Monday, March 14, 2016

CD Review: MORTIIS The Great Deceiver

The Great Deceiver
Omnipresence Productions
I remember when Mortiis was a one-man dark ambient project birthed by Emperor’s former guitarist (also side projects including Vond which was like a darker version of Mortiis). Many changes have happened in the twenty years since I first listened to this project. The Great Deceiver is his ninth full length and a chronicle of sorts of the constant state of evolution he has undertaken in all that time. As I read the album’s accompanying bio I gather the intensive work of those two decades has taken a toll on him, in more ways than one. Having taken a sabbatical after releasing his last full length Perfectly Defect (He released it as a free download as a gift to the fans, a statement against the demands of the music industry. Proving yet again there are artists who believe more in integrity than money), Mortiis the artist was quoted as saying, “The Great Deceiver has come at a high price, financially and mentally. It kinda took my sanity away a little too. Some people write when they´re upset, angry, sad, anguished, and so on. I can´t do that. I always write in hindsight of events.” It’s unclear if this means The Great Deceiver is to be his final offering to extreme music. But either way it’s the culmination of years of innovative music that can’t be compared to anyone else’s creations. Like his past efforts, this album defies categorization and stands as testimony to complete creative freedom, despite the increased mediocrity we are exposed to day after day. Every song is radically different from the previous one; this diversity alone is worth purchasing a copy. The vibes I am getting from this collection is the ire and disillusionment the industry aroused in him, as suggested by the quotes he lent to the aforementioned bio. The range of emotions displayed are anger, contempt, disdain, personal darkness and something like schizophrenia. All this may sound negative but purging it all through these songs ultimately leads to a sense of reparation and a kind of healing from his firsthand experiences in the industry. Moreover, like many underground classics it’s all displayed in an honest fashion with no attempts made to sugarcoat any of it. I could relate to his honesty and it seems I am not alone in my thoughts. If The Great Deceiver represents a healing process for this long-experienced artist, perhaps the next full length will expand on the creative license that is firmly established by it. -Dave Wolff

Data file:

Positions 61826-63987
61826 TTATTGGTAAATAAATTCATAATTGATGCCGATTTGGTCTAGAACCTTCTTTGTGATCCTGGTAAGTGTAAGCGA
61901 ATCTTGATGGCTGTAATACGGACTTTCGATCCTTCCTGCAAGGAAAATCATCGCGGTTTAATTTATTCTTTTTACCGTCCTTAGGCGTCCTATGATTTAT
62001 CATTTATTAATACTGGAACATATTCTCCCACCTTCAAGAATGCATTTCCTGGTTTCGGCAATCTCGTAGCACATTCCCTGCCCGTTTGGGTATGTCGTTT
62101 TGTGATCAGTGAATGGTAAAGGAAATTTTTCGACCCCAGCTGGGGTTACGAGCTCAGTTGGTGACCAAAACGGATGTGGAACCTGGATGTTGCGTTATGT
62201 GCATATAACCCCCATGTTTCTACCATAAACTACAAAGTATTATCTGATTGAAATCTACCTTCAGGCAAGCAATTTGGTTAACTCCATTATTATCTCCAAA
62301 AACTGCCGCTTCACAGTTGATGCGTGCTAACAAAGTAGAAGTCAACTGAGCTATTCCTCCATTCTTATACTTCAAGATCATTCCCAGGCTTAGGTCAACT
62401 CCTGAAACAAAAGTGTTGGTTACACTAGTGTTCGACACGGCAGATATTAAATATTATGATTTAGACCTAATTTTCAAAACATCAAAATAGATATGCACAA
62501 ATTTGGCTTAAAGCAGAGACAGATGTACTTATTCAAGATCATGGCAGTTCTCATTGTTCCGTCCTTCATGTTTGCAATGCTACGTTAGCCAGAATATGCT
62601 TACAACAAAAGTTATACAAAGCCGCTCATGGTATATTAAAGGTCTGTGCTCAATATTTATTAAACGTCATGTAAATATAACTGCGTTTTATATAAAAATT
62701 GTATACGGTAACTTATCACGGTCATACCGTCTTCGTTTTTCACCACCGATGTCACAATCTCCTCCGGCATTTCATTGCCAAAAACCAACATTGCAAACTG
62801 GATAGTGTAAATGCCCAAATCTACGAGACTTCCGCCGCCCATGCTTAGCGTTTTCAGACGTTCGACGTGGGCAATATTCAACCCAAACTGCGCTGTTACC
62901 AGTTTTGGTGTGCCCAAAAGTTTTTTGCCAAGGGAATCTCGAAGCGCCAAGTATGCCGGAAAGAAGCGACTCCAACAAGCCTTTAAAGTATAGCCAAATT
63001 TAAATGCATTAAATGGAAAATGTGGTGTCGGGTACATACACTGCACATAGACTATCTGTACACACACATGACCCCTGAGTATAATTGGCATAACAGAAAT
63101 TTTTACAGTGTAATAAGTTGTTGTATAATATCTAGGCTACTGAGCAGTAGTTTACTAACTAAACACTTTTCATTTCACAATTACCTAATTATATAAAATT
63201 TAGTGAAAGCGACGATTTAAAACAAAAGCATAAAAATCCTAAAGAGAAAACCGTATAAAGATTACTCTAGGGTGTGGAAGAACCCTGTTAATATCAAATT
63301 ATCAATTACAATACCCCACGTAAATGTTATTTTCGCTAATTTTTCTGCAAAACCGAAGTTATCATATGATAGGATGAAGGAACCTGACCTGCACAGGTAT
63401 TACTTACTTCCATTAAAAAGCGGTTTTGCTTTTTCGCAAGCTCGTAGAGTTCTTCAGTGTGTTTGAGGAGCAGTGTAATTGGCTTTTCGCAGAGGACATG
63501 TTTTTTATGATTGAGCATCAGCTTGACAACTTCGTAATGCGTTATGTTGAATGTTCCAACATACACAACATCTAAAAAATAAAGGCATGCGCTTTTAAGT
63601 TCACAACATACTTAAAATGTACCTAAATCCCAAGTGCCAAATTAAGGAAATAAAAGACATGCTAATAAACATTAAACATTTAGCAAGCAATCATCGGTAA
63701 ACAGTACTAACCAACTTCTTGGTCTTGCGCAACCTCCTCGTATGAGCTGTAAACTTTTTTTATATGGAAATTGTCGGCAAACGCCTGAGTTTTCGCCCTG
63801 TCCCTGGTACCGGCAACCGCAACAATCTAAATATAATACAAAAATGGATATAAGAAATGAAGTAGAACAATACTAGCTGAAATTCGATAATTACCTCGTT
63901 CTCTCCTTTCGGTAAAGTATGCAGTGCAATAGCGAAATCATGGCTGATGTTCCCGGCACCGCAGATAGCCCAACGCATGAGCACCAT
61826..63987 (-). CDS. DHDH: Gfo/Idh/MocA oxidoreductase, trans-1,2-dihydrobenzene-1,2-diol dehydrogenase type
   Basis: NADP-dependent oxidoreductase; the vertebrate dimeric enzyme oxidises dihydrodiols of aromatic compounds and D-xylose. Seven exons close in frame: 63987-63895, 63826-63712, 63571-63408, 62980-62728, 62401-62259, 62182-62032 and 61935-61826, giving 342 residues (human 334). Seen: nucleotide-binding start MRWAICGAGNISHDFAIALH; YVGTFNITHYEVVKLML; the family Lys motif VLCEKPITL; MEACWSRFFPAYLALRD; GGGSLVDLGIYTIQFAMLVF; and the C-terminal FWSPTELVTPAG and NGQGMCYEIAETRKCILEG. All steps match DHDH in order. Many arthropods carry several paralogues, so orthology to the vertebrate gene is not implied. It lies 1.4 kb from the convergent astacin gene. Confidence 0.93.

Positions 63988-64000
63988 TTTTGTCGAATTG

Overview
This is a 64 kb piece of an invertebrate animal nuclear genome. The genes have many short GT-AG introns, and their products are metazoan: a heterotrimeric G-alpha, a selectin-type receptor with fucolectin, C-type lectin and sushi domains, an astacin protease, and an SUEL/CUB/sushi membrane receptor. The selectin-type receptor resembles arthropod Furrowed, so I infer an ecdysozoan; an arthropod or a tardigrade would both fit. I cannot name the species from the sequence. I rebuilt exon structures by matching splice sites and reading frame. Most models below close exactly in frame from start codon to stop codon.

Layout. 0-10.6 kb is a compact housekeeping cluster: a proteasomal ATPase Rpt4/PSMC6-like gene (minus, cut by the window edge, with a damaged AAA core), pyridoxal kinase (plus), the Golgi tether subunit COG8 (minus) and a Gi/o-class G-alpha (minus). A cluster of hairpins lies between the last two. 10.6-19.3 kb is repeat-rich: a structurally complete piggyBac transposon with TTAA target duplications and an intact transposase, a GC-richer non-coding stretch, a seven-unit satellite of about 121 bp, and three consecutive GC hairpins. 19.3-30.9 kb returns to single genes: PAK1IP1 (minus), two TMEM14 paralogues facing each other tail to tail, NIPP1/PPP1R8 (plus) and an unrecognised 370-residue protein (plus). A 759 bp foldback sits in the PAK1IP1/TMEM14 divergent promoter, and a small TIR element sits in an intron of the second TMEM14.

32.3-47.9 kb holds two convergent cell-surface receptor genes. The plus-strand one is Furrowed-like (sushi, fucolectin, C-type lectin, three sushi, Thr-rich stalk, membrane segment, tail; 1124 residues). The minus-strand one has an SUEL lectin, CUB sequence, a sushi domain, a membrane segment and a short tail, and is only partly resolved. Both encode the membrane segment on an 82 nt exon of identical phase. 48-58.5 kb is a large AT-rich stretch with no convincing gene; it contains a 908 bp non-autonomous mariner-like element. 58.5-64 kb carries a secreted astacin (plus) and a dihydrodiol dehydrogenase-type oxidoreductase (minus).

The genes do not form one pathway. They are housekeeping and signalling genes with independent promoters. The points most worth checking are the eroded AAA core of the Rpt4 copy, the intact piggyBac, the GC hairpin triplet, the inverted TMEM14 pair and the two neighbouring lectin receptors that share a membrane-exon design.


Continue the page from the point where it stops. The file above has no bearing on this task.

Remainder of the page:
Track list:
1. The Great Leap
2. The Ugly Truth
3. Doppelganger
4. Demons Are Back
5. Hard to Believe
6. Road to Ruin
7. Bleed Like You
8. Scalding the Burnt
9. The Shining Lamp of God
10. Sins of Mine
11. Feed the Greed
12. Too Little Too Late

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